by Jason Salber, MD

As a radiologist who practices in Boise Idaho I couldn’t agree more with the recent release from Physicians Practice:

REPORT NAMES IDAHO THE BEST STATE TO PRACTICE MEDICINE 

Physicians Practice this month released its list of the “Best States to Practice” for 2012, which  ranks locations based on malpractice frequency, cost of living, reimbursements, and other physician-related criteria. 

For the list, the physician practice management advice firm assessed each state on six metrics considered important to physicians–although did not consider climate, cultural activities, or recreational pursuits–and found that the top four places to practice medicine are:

Idaho;

Mississippi;

Tennessee; and

Texas.

 

Meanwhile, they determined that the six worst places to practice are:

New York;

Hawaii;

Maryland;

The District of Columbia

New Jersey; and

Connecticut.

 

Top states boast low costs and low malpractice risks 

Bob Keaveney, editorial director of Physicians Practice, says Idaho’s low cost of living and independent culture makes it the best state for practicing medicine for the second year in a row. Since Idaho is a less physician-dense state, physicians can also enjoy their full scope of practice.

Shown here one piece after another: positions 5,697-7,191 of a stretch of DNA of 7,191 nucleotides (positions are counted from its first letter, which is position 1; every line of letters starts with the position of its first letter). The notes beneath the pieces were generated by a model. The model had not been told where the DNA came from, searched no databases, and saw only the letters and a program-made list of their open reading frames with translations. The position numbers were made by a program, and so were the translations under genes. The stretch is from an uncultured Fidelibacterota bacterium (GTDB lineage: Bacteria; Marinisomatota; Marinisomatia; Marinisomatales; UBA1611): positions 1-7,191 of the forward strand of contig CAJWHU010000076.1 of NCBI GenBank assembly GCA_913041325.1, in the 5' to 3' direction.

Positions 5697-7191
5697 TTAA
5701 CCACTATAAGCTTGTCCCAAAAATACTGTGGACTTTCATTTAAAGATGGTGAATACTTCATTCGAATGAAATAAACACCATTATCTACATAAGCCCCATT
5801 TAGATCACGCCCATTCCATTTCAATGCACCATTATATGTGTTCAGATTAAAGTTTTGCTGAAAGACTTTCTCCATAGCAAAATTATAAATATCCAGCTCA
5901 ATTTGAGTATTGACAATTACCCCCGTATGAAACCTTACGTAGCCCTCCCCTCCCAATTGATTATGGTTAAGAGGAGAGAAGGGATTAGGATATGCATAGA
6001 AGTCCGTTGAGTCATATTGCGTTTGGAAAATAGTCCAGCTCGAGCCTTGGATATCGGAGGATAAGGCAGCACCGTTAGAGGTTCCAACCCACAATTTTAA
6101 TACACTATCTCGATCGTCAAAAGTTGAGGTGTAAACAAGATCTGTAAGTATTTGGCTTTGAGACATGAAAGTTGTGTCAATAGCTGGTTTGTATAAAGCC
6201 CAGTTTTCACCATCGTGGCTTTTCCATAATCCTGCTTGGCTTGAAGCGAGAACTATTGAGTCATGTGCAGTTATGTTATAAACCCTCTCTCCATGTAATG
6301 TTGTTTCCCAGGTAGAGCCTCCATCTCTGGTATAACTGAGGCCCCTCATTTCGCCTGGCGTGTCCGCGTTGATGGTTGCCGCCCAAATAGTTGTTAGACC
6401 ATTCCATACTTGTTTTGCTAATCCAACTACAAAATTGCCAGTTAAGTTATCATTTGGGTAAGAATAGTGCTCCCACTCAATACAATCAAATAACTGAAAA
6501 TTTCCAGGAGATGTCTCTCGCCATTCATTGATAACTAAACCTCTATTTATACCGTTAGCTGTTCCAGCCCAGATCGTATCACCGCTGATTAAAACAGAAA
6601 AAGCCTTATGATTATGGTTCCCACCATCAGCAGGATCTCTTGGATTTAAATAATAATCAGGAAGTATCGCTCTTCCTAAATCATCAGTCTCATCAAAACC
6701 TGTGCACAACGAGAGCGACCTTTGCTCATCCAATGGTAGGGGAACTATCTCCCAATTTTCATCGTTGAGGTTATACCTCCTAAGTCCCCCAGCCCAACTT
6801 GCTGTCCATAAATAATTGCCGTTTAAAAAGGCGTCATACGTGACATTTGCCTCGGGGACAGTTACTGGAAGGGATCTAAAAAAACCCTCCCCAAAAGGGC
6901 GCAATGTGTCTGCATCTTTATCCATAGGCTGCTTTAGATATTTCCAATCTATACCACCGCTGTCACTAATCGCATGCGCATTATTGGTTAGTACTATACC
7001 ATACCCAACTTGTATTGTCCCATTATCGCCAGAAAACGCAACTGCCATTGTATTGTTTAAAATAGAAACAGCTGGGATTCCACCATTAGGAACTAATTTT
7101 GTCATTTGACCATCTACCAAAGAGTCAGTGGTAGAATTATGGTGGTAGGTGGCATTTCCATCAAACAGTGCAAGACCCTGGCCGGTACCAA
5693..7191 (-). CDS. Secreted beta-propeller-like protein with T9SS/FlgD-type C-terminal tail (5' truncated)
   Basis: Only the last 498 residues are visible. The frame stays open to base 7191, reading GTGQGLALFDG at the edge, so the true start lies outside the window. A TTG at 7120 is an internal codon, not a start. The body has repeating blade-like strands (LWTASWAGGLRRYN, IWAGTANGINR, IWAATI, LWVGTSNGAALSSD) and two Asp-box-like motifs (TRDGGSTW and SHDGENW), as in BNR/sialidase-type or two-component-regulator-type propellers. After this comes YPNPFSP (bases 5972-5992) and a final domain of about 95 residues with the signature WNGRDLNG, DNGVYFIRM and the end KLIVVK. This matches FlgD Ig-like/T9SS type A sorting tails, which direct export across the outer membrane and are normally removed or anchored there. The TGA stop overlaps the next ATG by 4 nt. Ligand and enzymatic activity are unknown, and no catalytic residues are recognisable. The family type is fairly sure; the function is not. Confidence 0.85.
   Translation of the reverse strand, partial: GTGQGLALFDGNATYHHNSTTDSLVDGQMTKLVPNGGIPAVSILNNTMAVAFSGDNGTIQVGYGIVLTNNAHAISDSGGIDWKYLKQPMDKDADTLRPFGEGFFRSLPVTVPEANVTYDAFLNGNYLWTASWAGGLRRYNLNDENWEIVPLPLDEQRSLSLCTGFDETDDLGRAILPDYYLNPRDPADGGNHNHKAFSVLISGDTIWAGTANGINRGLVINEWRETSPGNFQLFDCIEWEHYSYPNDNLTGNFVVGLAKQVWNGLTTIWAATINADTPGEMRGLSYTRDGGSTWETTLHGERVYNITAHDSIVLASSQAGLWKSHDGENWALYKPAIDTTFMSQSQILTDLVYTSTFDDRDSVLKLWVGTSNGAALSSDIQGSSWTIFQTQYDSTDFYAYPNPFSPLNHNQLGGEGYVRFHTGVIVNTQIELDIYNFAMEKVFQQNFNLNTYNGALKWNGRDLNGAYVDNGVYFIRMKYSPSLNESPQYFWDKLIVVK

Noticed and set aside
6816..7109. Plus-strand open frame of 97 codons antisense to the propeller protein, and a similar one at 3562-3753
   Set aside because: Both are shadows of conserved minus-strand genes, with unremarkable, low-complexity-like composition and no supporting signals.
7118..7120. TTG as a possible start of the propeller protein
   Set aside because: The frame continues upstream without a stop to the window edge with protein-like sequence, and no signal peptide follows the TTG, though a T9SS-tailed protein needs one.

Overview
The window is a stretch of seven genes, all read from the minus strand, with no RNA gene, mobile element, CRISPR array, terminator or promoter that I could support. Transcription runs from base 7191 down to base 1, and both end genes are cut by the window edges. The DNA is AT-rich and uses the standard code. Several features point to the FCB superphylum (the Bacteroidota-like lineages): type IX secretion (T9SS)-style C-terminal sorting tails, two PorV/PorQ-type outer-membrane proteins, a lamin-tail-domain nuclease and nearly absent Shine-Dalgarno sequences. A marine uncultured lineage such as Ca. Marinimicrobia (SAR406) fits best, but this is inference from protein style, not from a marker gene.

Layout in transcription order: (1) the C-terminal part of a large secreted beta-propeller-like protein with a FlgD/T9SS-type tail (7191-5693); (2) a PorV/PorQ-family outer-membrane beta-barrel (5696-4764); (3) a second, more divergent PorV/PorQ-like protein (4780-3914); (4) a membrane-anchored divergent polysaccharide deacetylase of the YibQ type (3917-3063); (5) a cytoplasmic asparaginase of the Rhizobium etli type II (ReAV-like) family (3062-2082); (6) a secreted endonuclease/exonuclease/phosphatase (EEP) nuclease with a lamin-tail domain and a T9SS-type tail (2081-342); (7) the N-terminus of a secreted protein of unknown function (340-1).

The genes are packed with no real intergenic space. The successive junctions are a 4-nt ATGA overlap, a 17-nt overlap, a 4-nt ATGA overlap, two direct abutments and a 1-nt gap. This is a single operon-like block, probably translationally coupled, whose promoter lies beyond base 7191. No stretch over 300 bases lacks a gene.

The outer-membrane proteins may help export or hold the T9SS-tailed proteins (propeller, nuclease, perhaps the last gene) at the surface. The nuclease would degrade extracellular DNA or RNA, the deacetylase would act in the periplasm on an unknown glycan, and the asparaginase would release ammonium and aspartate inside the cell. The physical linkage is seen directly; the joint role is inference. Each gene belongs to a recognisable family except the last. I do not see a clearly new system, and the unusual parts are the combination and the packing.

Meanwhile, Tennessee boasts the lowest cost of living in the country and has no state income tax, according to Tennessee Medical Association President Wiley Robinson. Moreover, the state’s physicians formed a physician-owned mutual company in the 1970s that provides malpractice coverage and encourages physicians to set up small, independent practices. 

Texas physicians have fewer malpractice concerns than in other states, according toTexas Medical Association President Michael Speer. The state has attracted over 10,000 physicians to practice in the state since 2003.

High taxes and high malpractice payouts stress physicians

Tourism-driven states like New York and Hawaii rank at the bottom of the list partly because of their high taxes and high risk of malpractice suits, which can overshadow the benefits of living in metropolitan areas or ideal climates.

(Westgate, Physicians Practice report, 10/10; UPI, 10/15; Rao, “Capsules,” Kaiser Health News, 10/15).

Growing up in California I had always envisioned I would return to the state for practice after training.  But after looking at multiple jobs it didn’t work out that way and I couldn’t be happier.  I have to give thanks to my wife’s parents for bringing up the possibility of Idaho after they returned from a trip to the Boise area.  I have not been disappointed.  I continue to tell my family and friends that the combination of practicing and living in Idaho makes it feel as if I won the lottery.